4. You sit through a bad movie because you already paid for the ticket.

5. You stick to a certain career or field of study because you’ve already invested so many years of education. Even though it won’t achieve your goals and may be detrimental. 

6. A failed business has become your money pit. But instead of cutting your losses, you keep throwing cash at it, hoping it will miraculously bounce back. 

7. For organisations, the sunk cost effect may be the reason for keeping under-performing employees; doubling-down on half-finished projects with negative or diminishing returns; or sticking with a current technology or process that’s struggling, instead of adopting a new one.


How You Can Avoid Throwing Good Time/Money at Bad

How can we make smarter decisions, and not simply “stick with” a poor decision we’ve already invested in? It boils down to asking yourself just one question: “Given the information you have at this present moment (and readjusting for your expectation of future cost/benefit), would you still choose to start this activity? (In other words, you have to ignore what you’ve already invested in it.)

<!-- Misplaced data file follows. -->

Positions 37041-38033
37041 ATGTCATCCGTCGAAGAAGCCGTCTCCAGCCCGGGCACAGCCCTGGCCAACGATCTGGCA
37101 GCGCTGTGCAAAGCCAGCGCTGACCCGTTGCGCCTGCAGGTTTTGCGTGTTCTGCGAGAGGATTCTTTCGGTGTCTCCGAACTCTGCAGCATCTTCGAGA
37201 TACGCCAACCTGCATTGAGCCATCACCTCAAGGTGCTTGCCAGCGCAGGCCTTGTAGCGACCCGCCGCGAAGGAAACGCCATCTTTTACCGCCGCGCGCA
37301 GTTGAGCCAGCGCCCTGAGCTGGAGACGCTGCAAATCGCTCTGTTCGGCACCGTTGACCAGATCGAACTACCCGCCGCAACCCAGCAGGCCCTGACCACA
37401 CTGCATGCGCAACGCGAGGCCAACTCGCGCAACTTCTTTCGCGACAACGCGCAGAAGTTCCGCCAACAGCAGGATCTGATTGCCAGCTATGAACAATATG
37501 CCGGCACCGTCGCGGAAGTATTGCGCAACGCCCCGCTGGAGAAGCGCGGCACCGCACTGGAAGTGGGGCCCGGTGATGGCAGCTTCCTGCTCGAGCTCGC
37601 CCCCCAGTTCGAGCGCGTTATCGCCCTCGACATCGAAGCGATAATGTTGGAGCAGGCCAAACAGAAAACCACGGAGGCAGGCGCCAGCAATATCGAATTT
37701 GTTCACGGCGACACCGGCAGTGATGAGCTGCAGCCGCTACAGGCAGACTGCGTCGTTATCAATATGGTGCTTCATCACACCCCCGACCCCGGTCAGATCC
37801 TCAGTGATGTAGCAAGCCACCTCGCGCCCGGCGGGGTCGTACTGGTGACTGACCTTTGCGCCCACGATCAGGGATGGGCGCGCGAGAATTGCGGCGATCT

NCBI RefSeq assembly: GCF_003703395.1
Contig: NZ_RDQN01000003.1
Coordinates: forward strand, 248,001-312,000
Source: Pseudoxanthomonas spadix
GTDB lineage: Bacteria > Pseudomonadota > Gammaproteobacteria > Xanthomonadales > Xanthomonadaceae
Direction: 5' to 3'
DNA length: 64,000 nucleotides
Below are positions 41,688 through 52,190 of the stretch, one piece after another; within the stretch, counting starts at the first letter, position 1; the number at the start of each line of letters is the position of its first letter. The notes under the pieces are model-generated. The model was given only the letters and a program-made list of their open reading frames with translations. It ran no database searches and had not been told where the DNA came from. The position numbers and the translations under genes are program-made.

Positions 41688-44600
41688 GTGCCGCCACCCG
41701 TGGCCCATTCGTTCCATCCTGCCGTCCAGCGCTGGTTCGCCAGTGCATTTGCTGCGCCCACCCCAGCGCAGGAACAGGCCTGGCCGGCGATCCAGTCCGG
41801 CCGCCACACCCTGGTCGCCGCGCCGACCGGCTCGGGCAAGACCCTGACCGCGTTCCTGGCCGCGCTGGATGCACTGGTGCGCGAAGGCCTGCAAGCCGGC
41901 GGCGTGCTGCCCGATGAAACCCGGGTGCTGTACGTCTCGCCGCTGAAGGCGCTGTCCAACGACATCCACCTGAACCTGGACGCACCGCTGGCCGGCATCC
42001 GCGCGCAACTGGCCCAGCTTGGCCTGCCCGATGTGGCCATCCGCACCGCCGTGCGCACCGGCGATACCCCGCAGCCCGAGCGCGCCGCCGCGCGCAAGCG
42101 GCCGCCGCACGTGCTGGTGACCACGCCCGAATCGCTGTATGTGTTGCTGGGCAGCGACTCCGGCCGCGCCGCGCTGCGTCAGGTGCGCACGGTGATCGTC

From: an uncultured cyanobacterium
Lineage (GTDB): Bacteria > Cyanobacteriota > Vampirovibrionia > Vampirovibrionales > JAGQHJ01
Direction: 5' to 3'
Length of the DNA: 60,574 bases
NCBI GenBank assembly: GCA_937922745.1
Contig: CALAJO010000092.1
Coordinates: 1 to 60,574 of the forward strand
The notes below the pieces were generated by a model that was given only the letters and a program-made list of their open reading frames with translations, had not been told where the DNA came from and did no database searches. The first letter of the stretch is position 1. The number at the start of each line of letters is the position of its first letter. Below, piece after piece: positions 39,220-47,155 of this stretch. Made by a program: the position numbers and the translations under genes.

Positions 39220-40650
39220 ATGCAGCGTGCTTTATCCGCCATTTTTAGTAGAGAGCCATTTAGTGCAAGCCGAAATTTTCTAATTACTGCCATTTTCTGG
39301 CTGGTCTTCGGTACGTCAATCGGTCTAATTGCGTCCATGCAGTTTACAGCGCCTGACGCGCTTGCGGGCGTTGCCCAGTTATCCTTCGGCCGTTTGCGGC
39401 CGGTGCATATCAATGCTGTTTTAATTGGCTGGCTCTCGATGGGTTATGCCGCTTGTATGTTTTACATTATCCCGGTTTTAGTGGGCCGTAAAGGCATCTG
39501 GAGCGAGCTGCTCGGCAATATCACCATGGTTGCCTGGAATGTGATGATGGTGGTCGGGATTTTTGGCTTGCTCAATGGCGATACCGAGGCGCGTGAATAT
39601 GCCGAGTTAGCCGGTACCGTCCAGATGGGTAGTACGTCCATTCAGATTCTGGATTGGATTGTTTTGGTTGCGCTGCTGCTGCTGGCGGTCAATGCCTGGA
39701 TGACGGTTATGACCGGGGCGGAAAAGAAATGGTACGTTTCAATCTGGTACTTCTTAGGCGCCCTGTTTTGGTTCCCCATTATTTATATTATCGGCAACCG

So putting a mental block on the past, and examining just this moment in time, would you pick that person to be your boyfriend? Buy that house? Choose that career? Start that business?

Of course, you have to consider the transient nature of many situations. And not quit something prematurely just because of temporary rough patches and rainy days. And for certain things, such as business endeavours and financial investments, you’ll need to account for their cyclical nature. But if the trend continues downward with diminishing benefit and added costs, and a reasonably savvy outsider would not start such an activity, then this should give you pause.

The sunk cost effect is hard to avoid. But thankfully, over time, you will get better at identifying it. And any bad feelings will lessen. The first time I walked out on a bad movie at the cinema, I thought, “I’m already here, would it be a waste of time if I leave?” And I reminded myself that I could not recover the time/money I had already spent, but I could make better use of my future time/money. So I left.

Just recently, I travelled all the way to Sentosa for an event, but then made a quick U-turn because the event was oversubscribed. Yes, I felt some sting from losing all that time (in travelling there), but I knew it would not compare to the additional amount of time I’d have to endure (in the 3-hour queue) had I stayed. And the expected benefit would not justify the additional cost.

The loss of time/money/effort had already occurred. I just needed to come to terms with it, and not let it affect decisions on future time/money/effort. This is something I still struggle with. But I’m getting better at it.

Are there examples of the sunk cost effect in your life?